While covering IndyCar festivities in Kansas this past weekend, pressdog decided to seize the opportunity of speaking with Jeff Olson, a.k.a. the motorsports journalist who thinks sports journalists all suck. As it turns out, Olson’s now infamous article was not all it seemed to be.
When I finished it, I felt fantastic. It was cathartic. And then the e-mails and calls started, and I began to think I’d stepped on it. I took a stab at sarcasm and fell a bit flat. Never thought people would seriously believe that I thought all sportswriters suck, but they did. I heard from many, many indignant sports journalists. But honestly, there is an element of schlock in this business. Nothing wrong with pointing that out, but I should have made it clear that I included myself among the schlock. At the very least, it made people talk.Which just proves you should leave the untrained word butchery of sarcasm to the untrained word butchers...and of course, I’m being sarcastic there.
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Look, I’ve said before Olson’s a fabulous writer and if this is a case of a single piece falling flat then so be it. I was even a encouraged by the kind words he spoke of both pressdog and My Name Is IRL, knowing we need not worry about his future writing being less about racing and more about the coverage thereof. But sarcarsm or not, I just have to scratch my head when Olson says this.
I stand behind the idea that a majority of people in the press room at IRL events should not be there. They aren’t a) receiving a check for what they’re doing, or b) they aren’t producing anything. They’re impersonating journalists.I’m sorry, but while “b” is a solid point “a” sounds a little like elitism. I’m rather sure the p-dog isn’t pulling a check for his endeavors, and this weekend he pretty much disproved that “a” part of the theory. If you can conduct yourself so as not to be a distraction and produce work that gets people excited about the product then you have fulfilled the obligation of the media credential. It doesn’t matter how much you’re earning or what media you use, because as the name implies it’s called a “media credential” and not “paid journalist impersonation card”.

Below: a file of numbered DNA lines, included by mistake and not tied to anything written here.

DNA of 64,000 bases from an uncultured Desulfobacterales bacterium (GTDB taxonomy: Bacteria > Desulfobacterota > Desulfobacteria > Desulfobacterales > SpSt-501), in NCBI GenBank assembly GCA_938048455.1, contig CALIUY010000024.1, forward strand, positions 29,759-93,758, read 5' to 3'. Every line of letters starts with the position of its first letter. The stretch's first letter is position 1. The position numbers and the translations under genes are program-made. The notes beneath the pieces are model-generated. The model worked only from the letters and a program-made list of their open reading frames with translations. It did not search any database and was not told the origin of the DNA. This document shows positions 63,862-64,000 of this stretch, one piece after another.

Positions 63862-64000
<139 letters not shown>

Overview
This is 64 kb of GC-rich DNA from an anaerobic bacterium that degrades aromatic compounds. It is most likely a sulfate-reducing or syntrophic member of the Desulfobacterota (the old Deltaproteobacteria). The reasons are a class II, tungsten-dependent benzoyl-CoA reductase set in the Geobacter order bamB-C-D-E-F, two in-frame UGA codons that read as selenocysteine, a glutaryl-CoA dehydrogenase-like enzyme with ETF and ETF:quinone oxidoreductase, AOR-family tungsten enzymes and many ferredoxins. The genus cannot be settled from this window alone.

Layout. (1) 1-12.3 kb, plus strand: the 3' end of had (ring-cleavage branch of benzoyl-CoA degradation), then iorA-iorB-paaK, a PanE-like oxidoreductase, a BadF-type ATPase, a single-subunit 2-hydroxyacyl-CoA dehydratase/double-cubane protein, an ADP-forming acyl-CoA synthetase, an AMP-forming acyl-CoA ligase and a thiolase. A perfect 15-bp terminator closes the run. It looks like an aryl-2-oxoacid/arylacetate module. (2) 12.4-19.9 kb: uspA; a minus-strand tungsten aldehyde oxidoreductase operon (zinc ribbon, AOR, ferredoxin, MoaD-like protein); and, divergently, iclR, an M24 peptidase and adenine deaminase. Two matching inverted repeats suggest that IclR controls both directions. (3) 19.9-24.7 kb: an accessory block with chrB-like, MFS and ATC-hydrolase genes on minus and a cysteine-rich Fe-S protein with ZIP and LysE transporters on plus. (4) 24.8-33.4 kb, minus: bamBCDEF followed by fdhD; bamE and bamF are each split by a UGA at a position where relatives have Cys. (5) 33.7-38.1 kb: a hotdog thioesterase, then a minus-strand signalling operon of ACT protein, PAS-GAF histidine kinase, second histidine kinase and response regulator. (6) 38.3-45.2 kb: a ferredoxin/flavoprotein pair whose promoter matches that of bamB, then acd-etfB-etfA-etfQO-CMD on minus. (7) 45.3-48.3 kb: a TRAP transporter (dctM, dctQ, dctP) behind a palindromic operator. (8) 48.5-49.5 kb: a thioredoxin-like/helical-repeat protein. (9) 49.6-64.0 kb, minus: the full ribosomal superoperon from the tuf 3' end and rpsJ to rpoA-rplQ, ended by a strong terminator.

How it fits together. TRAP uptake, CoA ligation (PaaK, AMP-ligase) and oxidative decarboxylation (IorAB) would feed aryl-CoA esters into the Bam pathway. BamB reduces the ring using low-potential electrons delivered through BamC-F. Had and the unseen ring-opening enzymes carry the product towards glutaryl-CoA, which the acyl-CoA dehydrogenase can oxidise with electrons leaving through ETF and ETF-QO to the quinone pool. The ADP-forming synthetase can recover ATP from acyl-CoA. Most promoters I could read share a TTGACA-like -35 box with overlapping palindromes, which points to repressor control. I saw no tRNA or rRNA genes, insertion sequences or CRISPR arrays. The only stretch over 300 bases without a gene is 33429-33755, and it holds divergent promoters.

And we're still not addressing the fact that his piece lamenting the "Us vs Them" among fans seemed all for "Us vs Them" in the media room.
Maybe I'm reading too much into this, but either way this entire discussion is starting to seem a little too self-involved for my taste - and that's partly my fault because I'm contributing to it. I’d rather start talking about The Month of May, to be perfectly honest.
(Photo: Bill Zahren Motorsports Journalism Impersonation Inc)